While we waited, millions upon millions (I'm not joking) of little mosquito eggs began to hatch as the sun came out and melted the snow. They turned into larvae and in time, started their own life seeking out unsuspecting runners to drain blood from. 

I'm not being dramatic for effect either... First, exercise makes you far more inviting to a mosquito than a couch potato. Another study suggests that mosquitoes like those with type "O" blood nearly twice as much as people with other blood types. So what's more inviting that a couple of type-O runners? Well... you get my point.

Baden and I have tried a couple of times now to venture into the trails without being "eaten alive", but so far, to no avail. The silly sods have stricken us in to submission so suddenly, that the best I can compare to would be this video:

One more piece of background, and I'll make this one quick. I was recently in touch with HR about a very personal family situation. HR was very professional about it, and accommodating. That's all I'll say about that.

So back to the office...

At 4:30 pm, I was still busy working away when I got a meeting request. "1 on 1" at 5:00 pm with the manager. I had not been meeting with that particular manager for 1 on 1's for the past couple of months... "Curious" I thought. At 5:00 pm the manager came over and asked me to come into a conference room. HR was there and my first thought was, "Wow! They are taking some of my family concerns quite seriously! This is great!!!" It was then, that I was informed that my position was terminated.

My first thought was disbelief, and the second was fear. Fear for all the usual reasons. "What am I going to do?", "What if I cannot pay my mortgage?"... You know... Things like that. As quietly as possible, so as not to attract any attention, I packed up my stuff, and exited the building.

May I remind you all that there are two sides to this story. I've shared my part of it, but I hold no hard feelings to the company I worked for. The work is interesting, and I admit, I spent many weekends working on work projects, rather than my own technical projects, simply because I liked the work ones better. The value of what I'm taking away from the company in terms of experience and memories cannot be denied. I'm a rich woman indeed.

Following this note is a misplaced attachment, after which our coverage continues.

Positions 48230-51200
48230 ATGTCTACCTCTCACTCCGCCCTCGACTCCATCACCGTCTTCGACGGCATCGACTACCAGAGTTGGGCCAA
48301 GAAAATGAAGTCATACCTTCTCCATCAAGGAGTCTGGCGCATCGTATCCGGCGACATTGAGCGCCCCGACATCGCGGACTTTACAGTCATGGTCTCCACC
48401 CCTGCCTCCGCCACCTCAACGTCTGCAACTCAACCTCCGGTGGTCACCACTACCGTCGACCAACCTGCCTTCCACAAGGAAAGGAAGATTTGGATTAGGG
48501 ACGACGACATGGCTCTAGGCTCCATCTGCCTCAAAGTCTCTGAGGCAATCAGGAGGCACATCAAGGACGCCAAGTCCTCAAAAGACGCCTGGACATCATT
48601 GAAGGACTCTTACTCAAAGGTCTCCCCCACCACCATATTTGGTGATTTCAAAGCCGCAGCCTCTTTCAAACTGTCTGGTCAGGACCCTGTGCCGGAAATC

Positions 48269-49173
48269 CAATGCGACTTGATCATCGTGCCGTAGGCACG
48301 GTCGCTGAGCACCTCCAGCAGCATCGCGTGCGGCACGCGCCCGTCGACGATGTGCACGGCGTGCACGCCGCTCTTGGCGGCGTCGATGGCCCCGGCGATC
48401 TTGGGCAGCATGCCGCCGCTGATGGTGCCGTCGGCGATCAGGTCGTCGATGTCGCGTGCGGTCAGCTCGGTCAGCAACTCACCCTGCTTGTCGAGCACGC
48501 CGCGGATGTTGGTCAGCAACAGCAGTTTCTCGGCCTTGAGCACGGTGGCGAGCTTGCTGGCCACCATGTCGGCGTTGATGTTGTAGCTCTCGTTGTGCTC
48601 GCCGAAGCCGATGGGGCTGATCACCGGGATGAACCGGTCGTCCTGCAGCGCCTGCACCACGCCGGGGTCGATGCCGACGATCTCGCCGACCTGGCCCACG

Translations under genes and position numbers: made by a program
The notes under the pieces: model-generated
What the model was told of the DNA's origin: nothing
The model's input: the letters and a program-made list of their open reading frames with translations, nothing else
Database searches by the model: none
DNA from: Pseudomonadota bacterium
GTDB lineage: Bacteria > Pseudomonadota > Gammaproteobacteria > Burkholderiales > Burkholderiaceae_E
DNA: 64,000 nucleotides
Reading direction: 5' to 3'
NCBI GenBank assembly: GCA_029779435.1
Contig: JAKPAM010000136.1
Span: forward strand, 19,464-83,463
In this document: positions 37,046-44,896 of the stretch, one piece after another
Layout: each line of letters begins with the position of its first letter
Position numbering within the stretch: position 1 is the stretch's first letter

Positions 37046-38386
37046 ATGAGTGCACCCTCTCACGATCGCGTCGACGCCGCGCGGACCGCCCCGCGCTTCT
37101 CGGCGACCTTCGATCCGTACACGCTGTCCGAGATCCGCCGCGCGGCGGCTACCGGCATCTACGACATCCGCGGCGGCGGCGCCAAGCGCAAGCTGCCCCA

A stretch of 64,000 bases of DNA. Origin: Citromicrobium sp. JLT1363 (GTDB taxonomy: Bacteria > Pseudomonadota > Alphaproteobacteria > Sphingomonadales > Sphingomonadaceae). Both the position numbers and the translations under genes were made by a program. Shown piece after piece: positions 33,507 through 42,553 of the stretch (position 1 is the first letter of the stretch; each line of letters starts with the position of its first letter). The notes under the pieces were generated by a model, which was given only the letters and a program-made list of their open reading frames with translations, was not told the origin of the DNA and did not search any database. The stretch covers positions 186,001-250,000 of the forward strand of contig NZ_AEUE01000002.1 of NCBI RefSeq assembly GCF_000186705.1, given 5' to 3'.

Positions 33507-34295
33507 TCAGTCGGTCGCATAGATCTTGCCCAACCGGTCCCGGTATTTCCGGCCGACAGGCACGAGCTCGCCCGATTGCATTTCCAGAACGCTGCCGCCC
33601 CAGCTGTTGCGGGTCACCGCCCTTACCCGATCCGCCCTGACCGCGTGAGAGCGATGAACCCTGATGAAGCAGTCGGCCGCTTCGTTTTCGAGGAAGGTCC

So, how do you like your eggs? Sunny side up or over-easy? (this time, the pun was intended). Do I consider my career over easy or do I look eggstatically at the sunny side up?

I'll tell you what I did. I sent an email to my former project manager. I included as much detail as I could about the project, services, and progress I had made. I made it clear I was available to answer questions if anything was unclear, and what my personal email was if they needed to contact me.

Life is not a game of one up, it's built on relationships that can thrive, or be pushed off the wall. Unlike Humpty's story, even though I got pushed, I have the choice to break or not. We all have the choice to break or not.

This is what we do when we love someone.

Sunday, August 7, 2016

Music, the language of the soul

Mimi (our youngest daughter - and aspiring violin player) has been playing violin for a few years now. We met her teacher at a studio which closed the following year. We thought her teacher was a perfect fit, and so we hoped she would continue to teach Mimi. When she offered to teach out of her home, Virginie and I gave it absolutely no thought. She has nurtured her along with a balance between high expectations, and praise that is near perfect for Mimi.

A few weeks ago, her teacher emerged from her lesson smiling. "Mimi has picked out her recital piece" she announced with a smile. "It's a folk tune from Quebec, and she needs to practice it". Guilty as charged. I'll blame it on being too busy, but I admit, I've never heard the piece played, either during lessons, or during Mimi's practice time.

Until this morning...

When a musician performs, it's not just the music. Each performer using the expertise of their chosen instrument, their personality, style, and body language, to portray a story, which can cause each of us to reflect.

I remember playing in the University of Lethbridge Wind Orchestra many years ago. We were playing a collection of folk tunes called "Armenian Dances" by Alfred Reed. To this day, it remains one of my favorite Christmas tunes. This was a special performance though, there is an Alto Saxophone solo during the piece, and I was selected to play it. I fell easily, and instantly in love with the music, and over the course of the semester, I longed to return to that moment, wherein I would have the opportunity, to return to that place where music, passion, and the feelings of my soul could finally be released in harmony with the other musicians.